Center Crew Takes On The Big 5K and Raises $32,000

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Raising money seemed like the easy part compared to having to be at Dodgers Stadium by 7 a.m. on a Saturday.

But an enthusiastic team representing the Los Angeles LGBT Center showed up by check-in time on March 7 to participate in The Big 5K. The team raised more than $32,000 to benefit the Center’s vital programs and services.

Team members were tasked with raising at least $350 in donations. In the end, 36 met that goal, 12 raised more than $1,000, and two team members reached the $2,500 mark. Several other members raised hundreds of dollars each.

“We didn’t have huge expectations in our first year, we really just wanted to rally our troops together,” said the Center’s Membership Manager Rani DeMesme-Anders who served as team captain. “We have an enthusiastic Center community, and it really has been just a joy. We are over the moon grateful.”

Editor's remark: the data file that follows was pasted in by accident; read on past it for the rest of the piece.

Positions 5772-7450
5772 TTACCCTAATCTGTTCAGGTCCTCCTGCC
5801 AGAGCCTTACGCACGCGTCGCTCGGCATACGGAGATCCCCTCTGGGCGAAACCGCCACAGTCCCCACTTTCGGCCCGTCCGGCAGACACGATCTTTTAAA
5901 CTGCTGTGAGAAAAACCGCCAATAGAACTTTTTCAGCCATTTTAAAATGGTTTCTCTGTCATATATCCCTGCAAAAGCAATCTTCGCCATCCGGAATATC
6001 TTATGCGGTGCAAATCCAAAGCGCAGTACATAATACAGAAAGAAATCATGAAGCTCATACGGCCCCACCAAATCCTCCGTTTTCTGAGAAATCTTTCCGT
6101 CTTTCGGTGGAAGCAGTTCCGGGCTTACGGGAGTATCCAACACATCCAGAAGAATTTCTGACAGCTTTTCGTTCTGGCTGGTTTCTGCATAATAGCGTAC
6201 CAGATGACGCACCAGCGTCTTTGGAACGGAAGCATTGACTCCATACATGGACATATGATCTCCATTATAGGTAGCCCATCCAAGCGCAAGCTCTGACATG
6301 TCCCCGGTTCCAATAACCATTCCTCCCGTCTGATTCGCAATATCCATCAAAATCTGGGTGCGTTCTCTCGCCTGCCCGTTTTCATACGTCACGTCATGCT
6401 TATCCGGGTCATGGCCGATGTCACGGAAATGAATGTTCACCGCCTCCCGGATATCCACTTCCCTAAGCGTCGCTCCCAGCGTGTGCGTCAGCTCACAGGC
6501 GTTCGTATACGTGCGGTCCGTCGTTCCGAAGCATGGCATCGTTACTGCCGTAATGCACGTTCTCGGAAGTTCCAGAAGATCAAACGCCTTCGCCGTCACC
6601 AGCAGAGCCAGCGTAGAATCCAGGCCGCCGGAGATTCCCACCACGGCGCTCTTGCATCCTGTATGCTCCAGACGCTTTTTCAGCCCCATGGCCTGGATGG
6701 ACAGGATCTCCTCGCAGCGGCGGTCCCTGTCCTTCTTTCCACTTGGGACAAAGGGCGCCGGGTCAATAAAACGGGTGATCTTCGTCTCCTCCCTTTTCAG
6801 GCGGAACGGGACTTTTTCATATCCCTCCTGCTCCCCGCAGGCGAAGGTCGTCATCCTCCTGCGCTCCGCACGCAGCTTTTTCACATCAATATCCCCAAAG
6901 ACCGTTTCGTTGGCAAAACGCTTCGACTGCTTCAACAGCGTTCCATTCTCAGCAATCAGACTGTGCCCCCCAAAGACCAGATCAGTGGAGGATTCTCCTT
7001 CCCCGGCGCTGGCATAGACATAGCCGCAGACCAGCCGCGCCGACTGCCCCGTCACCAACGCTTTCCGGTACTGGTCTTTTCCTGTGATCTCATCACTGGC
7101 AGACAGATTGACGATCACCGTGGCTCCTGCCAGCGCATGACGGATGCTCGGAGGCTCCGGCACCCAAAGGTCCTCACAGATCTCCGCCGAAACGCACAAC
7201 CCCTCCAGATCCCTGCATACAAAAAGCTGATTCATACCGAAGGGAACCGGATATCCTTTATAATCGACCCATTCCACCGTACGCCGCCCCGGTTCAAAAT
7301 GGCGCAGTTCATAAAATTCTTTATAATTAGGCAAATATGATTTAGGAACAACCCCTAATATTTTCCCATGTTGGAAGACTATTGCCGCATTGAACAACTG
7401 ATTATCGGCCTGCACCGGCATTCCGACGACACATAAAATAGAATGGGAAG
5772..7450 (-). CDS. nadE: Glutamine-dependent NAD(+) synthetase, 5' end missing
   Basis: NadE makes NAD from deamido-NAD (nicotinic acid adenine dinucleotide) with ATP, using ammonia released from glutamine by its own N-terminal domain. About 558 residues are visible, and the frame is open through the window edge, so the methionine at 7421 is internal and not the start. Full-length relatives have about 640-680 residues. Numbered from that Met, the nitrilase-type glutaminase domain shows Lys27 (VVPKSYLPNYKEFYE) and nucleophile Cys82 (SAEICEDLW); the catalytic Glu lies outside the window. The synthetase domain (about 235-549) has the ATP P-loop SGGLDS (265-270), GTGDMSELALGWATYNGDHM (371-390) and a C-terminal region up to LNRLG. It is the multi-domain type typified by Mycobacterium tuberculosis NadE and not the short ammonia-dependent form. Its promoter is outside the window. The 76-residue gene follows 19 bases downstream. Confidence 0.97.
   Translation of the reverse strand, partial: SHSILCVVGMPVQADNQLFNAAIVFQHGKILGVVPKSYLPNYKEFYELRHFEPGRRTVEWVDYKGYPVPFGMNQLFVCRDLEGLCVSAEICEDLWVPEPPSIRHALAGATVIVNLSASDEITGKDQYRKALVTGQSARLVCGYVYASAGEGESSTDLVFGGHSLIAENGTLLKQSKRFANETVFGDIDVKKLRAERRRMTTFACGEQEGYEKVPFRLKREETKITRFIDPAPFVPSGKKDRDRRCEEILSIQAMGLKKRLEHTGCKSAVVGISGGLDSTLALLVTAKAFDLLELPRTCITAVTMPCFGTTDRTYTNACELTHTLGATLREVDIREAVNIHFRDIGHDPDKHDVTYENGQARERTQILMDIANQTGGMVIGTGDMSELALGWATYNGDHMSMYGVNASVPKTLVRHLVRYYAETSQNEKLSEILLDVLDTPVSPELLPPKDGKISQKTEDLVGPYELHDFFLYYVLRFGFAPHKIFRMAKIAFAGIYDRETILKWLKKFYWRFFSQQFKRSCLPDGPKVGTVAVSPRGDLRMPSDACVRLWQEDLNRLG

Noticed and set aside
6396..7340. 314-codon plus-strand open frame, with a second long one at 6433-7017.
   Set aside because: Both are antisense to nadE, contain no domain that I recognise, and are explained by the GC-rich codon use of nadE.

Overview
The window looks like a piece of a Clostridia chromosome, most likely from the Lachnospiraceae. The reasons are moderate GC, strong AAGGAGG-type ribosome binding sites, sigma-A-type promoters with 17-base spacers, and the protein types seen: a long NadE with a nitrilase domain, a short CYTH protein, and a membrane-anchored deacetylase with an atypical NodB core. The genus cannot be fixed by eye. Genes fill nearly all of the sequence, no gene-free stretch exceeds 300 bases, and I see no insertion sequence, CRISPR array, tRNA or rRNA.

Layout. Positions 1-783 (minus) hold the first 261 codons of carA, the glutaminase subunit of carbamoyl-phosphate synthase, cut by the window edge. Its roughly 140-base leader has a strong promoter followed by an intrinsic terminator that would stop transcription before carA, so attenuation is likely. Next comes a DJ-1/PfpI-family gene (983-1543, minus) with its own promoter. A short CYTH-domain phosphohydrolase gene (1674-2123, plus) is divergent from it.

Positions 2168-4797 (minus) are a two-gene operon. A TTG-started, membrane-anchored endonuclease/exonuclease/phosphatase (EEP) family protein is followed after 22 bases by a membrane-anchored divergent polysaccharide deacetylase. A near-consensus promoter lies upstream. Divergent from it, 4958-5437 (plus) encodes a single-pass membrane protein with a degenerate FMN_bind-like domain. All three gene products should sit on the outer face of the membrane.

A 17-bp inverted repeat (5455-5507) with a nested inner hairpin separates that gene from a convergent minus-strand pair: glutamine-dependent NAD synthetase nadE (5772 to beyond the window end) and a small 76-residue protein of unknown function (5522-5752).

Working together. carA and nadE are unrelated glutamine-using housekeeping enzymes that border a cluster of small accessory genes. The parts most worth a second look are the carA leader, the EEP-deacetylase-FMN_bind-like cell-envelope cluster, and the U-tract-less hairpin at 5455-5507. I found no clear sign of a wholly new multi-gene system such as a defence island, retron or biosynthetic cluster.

The course shared a starting line with the Los Angeles Marathon which was to take place the next day. The 5K finished steps from Dodger Stadium after team members completed a 3.1 miles route through Elysian Park.

“Raising money for the 5K has given me a chance to explain to people all that the Center does and why these funds are important for our youth, our seniors, our legal services, and so much more,” said participant Robert Gamboa who is a policy advocate and community organizer at the Center.

Mike Freeman, program supervisor of the Center’s Community Action Network, enjoyed the camaraderie of being a member of the team comprised of more than 90 members.

“People just really care and want to work together,” he said. “We are all collaborating together to make it to the finish line.”

For crew member Shelby Vasco, participating in the 5K on behalf of the Center was deeply personal.

“I’m part of the LGBT community, and I know how important funding is for those who can’t afford their own resources,” she said. “People liked that I gave some heartfelt reasons about why I wanted to raise some money.”

Vasco explained that she grew up in a conservative, religious area of Virginia “where I was told to live silently and not be who I am,” she said.

“There’s so much happiness that can be experienced if you don’t listen to those voices and find your own truth,” she said. “I moved to Los Angeles with such great resources and to have a Center like this is life-changing.”

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